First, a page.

Commas are a vital part of sentence construction. They help your reader figure out what parts of a sentence go together, and what parts are separate. For today’s blog entry I decided to forgo the more famous image highlighting grandma cannibalism. Instead, in the above image, two commas are missing, leading to the consumption of both family and pets. When listing several things, commas help separate those items: “I like cooking, my family, and pets.” The use of commas in a list is relatively straight forward, but commas have many other uses.
For help with these various comma usages, check out the University of North Carolina at Chapel Hill’s handy Commas Handout. They highlight several important comma myths, including that long sentences need commas, and that a comma should go everywhere you pause when speaking. They also encourage the use of a mnemonic device called “FANBOYS.” “FANBOYS” stands for conjunctions: for, and, nor, but, or, yet, and so. These words help connect parts of a sentence, and when they are connecting two independent clauses, you need a comma.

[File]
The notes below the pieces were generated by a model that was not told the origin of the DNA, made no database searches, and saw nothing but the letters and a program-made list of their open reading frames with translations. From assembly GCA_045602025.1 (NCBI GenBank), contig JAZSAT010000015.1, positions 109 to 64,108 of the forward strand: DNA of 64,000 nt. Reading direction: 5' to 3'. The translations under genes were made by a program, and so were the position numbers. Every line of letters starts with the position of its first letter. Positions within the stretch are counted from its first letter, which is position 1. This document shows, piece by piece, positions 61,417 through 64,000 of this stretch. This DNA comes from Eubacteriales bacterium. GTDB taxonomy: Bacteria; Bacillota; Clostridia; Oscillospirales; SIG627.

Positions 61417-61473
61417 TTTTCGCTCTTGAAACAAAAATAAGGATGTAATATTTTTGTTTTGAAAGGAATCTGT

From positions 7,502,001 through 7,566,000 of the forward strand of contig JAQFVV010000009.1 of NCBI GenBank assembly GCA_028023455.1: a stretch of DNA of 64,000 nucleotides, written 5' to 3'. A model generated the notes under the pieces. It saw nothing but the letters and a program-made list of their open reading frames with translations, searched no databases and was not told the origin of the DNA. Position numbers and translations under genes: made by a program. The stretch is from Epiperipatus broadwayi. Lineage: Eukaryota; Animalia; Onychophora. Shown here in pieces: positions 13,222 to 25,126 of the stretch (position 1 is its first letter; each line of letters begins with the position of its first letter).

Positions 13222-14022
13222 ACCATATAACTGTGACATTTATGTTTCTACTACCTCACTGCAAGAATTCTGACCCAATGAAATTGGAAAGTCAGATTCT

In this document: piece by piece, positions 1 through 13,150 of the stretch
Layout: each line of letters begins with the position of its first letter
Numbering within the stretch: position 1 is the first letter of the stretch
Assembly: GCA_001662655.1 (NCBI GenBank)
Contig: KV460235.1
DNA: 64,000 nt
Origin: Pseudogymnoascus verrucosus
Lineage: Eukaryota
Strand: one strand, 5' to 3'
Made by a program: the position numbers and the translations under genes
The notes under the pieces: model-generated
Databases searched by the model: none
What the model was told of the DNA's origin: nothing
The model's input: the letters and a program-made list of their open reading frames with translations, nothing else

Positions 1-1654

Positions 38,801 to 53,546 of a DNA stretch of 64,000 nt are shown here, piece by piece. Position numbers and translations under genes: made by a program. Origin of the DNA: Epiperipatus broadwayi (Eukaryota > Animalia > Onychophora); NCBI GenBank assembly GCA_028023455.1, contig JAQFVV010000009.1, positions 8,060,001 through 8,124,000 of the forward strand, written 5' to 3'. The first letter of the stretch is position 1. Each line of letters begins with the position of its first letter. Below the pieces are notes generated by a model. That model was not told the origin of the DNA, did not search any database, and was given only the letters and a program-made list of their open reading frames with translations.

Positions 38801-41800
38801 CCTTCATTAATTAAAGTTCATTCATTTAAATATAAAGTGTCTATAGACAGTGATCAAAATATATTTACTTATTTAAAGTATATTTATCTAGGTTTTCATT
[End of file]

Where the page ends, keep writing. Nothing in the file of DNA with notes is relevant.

Still worried about your commas, or perhaps you remain beguiled by grammar? You can make an appointment with a Writing in History tutor. They are available Monday through Friday, usually 9am to 5pm. Learn more and make an appointment on our website.
Best, Dr. Ferdinando